July 27, 2010
Side-Angle Pose is a feel-good hip and heart opener that has many other physical benefits too. Some of those include: strengthening and stretching the legs and ankles, and stretching the groins, chest, lungs and shoulders. The abdominal organs are stimulated here and the core is turned on. Side-Angle Pose increases stamina, relieves backache and is therapeutic for carpal tunnel syndrome, flat feet, infertility, osteoporosis, and sciatica.
In every yoga pose, we are mindful of contraindications, cautions and keep in mind that our practice will be different from day to day. So, do not practice Side-Angle if you are experiencing diarrhea or high blood pressure. Be aware of the neck, and if you are having neck problems, don’t turn your head to look over the front hand; continue to look straight ahead with both sides of the neck lengthened evenly.
Being mindful in your practice, means flowing through with acceptance and grace, allowing for limitations to give you information about your body in that particular moment. Simply be aware of what new sensations arrive here, in this moment and have a sense of gratitude for being on your mat.
July 22, 2010
Cooling Breath (Sheetali Pranayama)
1.) Find a comfortable seated position with an elongated spine and relaxed shoulders. Elevate the hips with a blanket or pillow to assist in maintaining length in the spine.
2.) Close the eyes and begin relaxing the entire body from the crown of the head all the way down to the toes.
3.) Begin slow, deep belly breathing, allowing your belly to expand with each inhalation and contract with each exhalation.
4.) Once you’ve found a rhythmic breathing pattern, extend the tongue outside the mouth and roll the sides of the tongue into a tube shape. Inhale, drawing breath into this tube. (If you can’t roll your tongue, then simply purse your lips as if sipping through a straw)
5.) At the end of the inhalation, draw the tongue in, close the mouth and exhale through the nose.
6.) Practice 15 rounds in a relaxed manner, keeping your awareness on the cool sensation on your tongue, the roof of your mouth and maybe extend this cooling sensation throughout your entire body.
July 12, 2010
Dharma has to do with our priorities and roles in life, including responsibilities to self, family and friends, work, society and all of humanity. Of course by neglecting our duty, or dharma, we are drawn toward conflicts and problems in daily life.
Some typical examples for neglecting our dharma would be over-working, having poor eating habits, not resting sufficiently, not exercising enough, or emotionally neglecting our families.
When we integrate the attitude of dharma in our lives, we are able to see clearer the concepts of: responsibility, routine, discipline, self-direction, self-control, moderation, commitment, concentration and character. We practice restraining from impulses, regulating desires, and accepting internal authority and mastery. This is a means through which we can achieve self-realization (the true Self).
Practicing dharma corresponds to meditative yoga asanas. While all asanas have a meditative quality to them, some are defined specifically by their meditative nature, such as balancing and meditative poses. (Tree Pose, Dancer Pose, Boat Pose, Easy Pose, Half-Lotus are all good examples of having a meditative nature). Taking time in your day (even 15-30 mins.) to simply practice these asanas with the intention of having duty, will bring you closer to realizing the effects of dharma.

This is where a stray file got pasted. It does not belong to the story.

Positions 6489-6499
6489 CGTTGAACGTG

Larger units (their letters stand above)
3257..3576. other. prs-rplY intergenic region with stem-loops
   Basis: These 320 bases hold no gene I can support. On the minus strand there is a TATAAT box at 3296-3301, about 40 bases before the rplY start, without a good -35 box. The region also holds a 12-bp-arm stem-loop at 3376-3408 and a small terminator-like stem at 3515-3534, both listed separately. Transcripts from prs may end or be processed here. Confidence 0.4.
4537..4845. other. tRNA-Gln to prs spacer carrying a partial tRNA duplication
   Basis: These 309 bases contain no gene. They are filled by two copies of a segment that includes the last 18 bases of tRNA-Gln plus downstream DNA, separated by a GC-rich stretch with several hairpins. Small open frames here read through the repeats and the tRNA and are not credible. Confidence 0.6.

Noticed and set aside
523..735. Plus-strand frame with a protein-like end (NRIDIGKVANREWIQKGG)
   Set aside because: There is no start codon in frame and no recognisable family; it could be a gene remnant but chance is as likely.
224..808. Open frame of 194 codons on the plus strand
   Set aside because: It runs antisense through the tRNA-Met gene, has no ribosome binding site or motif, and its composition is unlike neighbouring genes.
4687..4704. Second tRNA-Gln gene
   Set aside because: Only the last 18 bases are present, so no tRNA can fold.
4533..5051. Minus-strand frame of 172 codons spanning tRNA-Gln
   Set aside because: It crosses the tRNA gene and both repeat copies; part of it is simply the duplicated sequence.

July 10, 2010
New to Yoga? Already practicing? This is a glorious opportunity to learn about Yoga philosophy, history, postures, breathing, and meditation whether you are beginning a practice, or deepening your existing one!
Enjoy this beginner’s immersion workshop and you’ll be well on your way to developing a stress-relieving yoga practice and for optimizing health. Must pre-register-limited space available. Bring a yoga mat and an open mind. REGISTRATION CLOSES THIS WEDNESDAY, JULY 14th!
July 1, 2010
Practicing Tree Pose (Vrksasana) strengthens the thighs, calves, ankles and spine. It stretches the groins, inner thighs, chest and shoulders. It surely improves a sense of balance and can help to relieve sciatica and reduce flat feet.
We also know that we benefit in many other ways practicing asanas. While practicing tree pose, we invite the attitude of giving, or having the abundance of a tree. Here we may set an intention based on individual growth, being deeply rooted into the earth, while reaching for the sky.
Common psychological blocks include challenges to attachment to having good balance, an aversion to balance or a fear of falling. When looking at our emotional transformation in practicing tree pose, we allow ourselves to let go of worry and have faith.
When we let go of self-judgment, and bring focus of the breath to the root chakra, we explore a steady sense of stability through our supporting foot reaching beneath the floor. From here, we breathe into the heart chakra, feeling the giving nature of a tree, nourishing not only ourselves, but also those around us.
From Tadasana (Mountain Pose), pour your weight into the right foot. Fix your gaze softly. In tree pose, the drawn foot may be placed on the ankle, the calf muscle or the thigh, being careful not to place it on the knee. Engage the inner thigh muscle of the standing leg and press the sole of the left foot into the thigh, creating a sealing effect. Lengthen the tailbone to the floor, lift the inner heart toward the ceiling. Find equal length on both sides of the waistline. Grow your tree in any way that feels good to you, keeping hands at heart’s center, raising them up with palms sealed or apart. Stay for 3-5 breaths, maintaining a connection with your intention and repeat on other side.